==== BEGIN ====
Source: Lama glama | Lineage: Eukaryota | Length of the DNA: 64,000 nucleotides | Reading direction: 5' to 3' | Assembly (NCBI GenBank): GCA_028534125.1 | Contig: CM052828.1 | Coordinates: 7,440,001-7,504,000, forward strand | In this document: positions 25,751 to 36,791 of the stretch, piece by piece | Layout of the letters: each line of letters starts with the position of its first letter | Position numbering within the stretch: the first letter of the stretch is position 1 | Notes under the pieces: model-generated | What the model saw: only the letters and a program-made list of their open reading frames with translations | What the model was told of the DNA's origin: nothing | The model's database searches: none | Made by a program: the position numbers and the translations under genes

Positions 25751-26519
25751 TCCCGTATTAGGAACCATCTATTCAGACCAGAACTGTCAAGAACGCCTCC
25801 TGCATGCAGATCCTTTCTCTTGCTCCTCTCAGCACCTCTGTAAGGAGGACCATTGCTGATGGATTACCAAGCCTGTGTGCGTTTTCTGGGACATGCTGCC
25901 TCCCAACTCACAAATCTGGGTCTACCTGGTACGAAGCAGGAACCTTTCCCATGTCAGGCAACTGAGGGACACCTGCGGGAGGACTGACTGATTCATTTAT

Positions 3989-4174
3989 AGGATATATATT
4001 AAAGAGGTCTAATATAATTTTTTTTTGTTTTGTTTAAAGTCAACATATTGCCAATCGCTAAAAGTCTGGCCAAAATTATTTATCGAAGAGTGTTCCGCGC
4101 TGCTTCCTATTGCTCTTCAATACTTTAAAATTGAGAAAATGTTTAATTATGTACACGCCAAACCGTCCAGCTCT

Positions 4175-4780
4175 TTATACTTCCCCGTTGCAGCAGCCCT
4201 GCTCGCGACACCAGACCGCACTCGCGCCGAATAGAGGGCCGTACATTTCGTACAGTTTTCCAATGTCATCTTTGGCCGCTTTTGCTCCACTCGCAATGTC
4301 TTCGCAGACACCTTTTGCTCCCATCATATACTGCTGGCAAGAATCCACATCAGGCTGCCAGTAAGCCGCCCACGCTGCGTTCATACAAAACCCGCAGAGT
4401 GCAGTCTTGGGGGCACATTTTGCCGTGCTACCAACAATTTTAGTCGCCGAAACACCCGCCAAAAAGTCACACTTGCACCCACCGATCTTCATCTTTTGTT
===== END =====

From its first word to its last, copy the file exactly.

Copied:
Source: Lama glama | Lineage: Eukaryota | Length of the DNA: 64,000 nucleotides | Reading direction: 5' to 3' | Assembly (NCBI GenBank): GCA_028534125.1 | Contig: CM052828.1 | Coordinates: 7,440,001-7,504,000, forward strand | In this document: positions 25,751 to 36,791 of the stretch, piece by piece | Layout of the letters: each line of letters starts with the position of its first letter | Position numbering within the stretch: the first letter of the stretch is position 1 | Notes under the pieces: model-generated | What the model saw: only the letters and a program-made list of their open reading frames with translations | What the model was told of the DNA's origin: nothing | The model's database searches: none | Made by a program: the position numbers and the translations under genes

Positions 25751-26519
25751 TCCCGTATTAGGAACCATCTATTCAGACCAGAACTGTCAAGAACGCCTCC
25801 TGCATGCAGATCCTTTCTCTTGCTCCTCTCAGCACCTCTGTAAGGAGGACCATTGCTGATGGATTACCAAGCCTGTGTGCGTTTTCTGGGACATGCTGCC
25901 TCCCAACTCACAAATCTGGGTCTACCTGGTACGAAGCAGGAACCTTTCCCATGTCAGGCAACTGAGGGACACCTGCGGGAGGACTGACTGATTCATTTAT

Positions 3989-4174
3989 AGGATATATATT
4001 AAAGAGGTCTAATATAATTTTTTTTTGTTTTGTTTAAAGTCAACATATTGCCAATCGCTAAAAGTCTGGCCAAAATTATTTATCGAAGAGTGTTCCGCGC
4101 TGCTTCCTATTGCTCTTCAATACTTTAAAATTGAGAAAATGTTTAATTATGTACACGCCAAACCGTCCAGCTCT

Positions 4175-4780
4175 TTATACTTCCCCGTTGCAGCAGCCCT
4201 GCTCGCGACACCAGACCGCACTCGCGCCGAATAGAGGGCCGTACATTTCGTACAGTTTTCCAATGTCATCTTTGGCCGCTTTTGCTCCACTCGCAATGTC
4301 TTCGCAGACACCTTTTGCTCCCATCATATACTGCTGGCAAGAATCCACATCAGGCTGCCAGTAAGCCGCCCACGCTGCGTTCATACAAAACCCGCAGAGT
4401 GCAGTCTTGGGGGCACATTTTGCCGTGCTACCAACAATTTTAGTCGCCGAAACACCCGCCAAAAAGTCACACTTGCACCCACCGATCTTCATCTTTTGTT